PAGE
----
Even before the polls closed, Saudi officials declared the election a success. But turnout appeared low at many voting stations, including in the capital, Riyadh.
U.S. Secretary of State Hillary Clinton shakes hands with Egypt's Foreign Minister Mohammed Kamel Amr during a joint press conference in Washington on Wednesday. Amr sought to assure the U.S. that Egypt is moving toward democracy.
Bank of America is next year going to start charging most holders of its debit cards $5 a month if they use them to make purchases. It's the biggest sign so far of how new bank regulations are going to mean big changes for the millions of customers who have come to rely on cards that are tied to their checking accounts — and don't rack up potentially huge interest bills.
Mitt Romney may be back on track to the Republican presidential nomination.
It's still early and nothing is certain, of course. But the signs are that Romney has resumed what seemed, until a few weeks ago, his steady march towards becoming his party's standard bearer against President Obama in the 2012 presidential race.
If that Obama-Romney race should happen, by the way, Harvard Law School couldn't lose since it would be the first time two of its graduates faced each other as major-party nominees for the White House.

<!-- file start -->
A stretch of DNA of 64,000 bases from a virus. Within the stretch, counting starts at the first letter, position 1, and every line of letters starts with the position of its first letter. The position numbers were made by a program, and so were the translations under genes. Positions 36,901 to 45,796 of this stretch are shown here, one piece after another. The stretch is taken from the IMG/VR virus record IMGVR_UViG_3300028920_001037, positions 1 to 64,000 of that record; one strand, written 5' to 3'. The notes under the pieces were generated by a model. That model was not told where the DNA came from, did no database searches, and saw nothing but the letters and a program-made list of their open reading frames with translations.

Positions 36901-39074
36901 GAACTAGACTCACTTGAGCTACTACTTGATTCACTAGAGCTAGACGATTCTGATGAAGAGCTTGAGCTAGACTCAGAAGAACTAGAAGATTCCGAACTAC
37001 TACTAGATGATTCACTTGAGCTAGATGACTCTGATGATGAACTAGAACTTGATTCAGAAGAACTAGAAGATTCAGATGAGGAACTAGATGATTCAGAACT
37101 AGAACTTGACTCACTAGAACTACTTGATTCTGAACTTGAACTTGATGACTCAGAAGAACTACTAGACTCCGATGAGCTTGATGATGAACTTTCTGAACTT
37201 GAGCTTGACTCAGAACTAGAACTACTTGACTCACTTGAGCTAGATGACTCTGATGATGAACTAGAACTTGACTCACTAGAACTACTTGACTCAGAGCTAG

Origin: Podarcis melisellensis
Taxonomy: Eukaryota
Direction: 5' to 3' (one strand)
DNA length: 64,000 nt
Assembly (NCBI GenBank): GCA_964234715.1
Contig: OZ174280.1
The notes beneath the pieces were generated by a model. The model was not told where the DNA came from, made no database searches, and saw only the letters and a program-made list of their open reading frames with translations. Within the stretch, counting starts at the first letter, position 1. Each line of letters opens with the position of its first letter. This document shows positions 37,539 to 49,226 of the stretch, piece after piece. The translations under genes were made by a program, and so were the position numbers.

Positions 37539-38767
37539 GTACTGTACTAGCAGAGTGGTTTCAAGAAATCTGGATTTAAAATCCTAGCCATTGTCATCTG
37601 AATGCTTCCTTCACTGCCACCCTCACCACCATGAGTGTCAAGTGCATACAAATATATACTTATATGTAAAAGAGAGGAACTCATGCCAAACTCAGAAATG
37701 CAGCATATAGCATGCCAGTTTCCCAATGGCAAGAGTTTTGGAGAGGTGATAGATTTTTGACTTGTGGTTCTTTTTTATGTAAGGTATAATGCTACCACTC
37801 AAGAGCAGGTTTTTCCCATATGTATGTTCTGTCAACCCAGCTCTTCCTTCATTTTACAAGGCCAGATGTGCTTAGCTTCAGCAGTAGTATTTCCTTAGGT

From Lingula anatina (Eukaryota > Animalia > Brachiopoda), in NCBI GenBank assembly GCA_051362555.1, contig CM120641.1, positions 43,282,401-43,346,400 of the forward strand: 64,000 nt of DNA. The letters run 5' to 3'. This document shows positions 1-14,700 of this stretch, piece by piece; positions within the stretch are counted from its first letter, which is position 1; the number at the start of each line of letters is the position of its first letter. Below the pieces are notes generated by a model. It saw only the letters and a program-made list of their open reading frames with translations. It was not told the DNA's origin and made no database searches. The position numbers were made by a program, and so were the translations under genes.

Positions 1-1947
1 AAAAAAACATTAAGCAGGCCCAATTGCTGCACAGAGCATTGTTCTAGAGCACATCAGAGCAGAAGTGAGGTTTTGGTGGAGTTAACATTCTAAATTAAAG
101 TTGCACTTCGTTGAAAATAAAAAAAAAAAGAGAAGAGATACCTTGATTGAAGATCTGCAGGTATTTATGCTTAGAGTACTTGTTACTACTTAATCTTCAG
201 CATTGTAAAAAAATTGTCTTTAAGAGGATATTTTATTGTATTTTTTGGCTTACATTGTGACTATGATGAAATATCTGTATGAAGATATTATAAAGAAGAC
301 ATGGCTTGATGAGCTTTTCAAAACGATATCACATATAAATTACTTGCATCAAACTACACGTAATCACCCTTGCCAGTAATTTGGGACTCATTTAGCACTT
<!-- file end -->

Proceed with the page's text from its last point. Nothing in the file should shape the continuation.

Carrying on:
Last week, Adm. Mike Mullen, the departing head of the Joint Chiefs of Staff, sat in front of Congress, where he described the Haqqani Network as a "veritable arm of Pakistan's Inter-Services Intelligence agency."
The militant group has long been considered one of the most dangerous insurgent forces in the decade-long war in Afghanistan. Their estimated 5,000 to 15,000 fighters, led by militant Jalaluddin Haqqani, roam the mountainous region between Pakistan and Afghanistan, where they carry out deadly roadside bomb attacks, kidnappings and extortion plots.
For decades, smokers behind the iron curtain had special help when it came to quitting smoking. A pill derived from the seeds of the Golden Rain acacia tree helped lessen cravings for nicotine.
A Bulgarian pharmaceutical company has sold the drug in Eastern Europe as under the brand name Tabex since the 1960s. In Poland, where it remains popular, a course of treatment costs about $15. It's not approved for use in the U.S.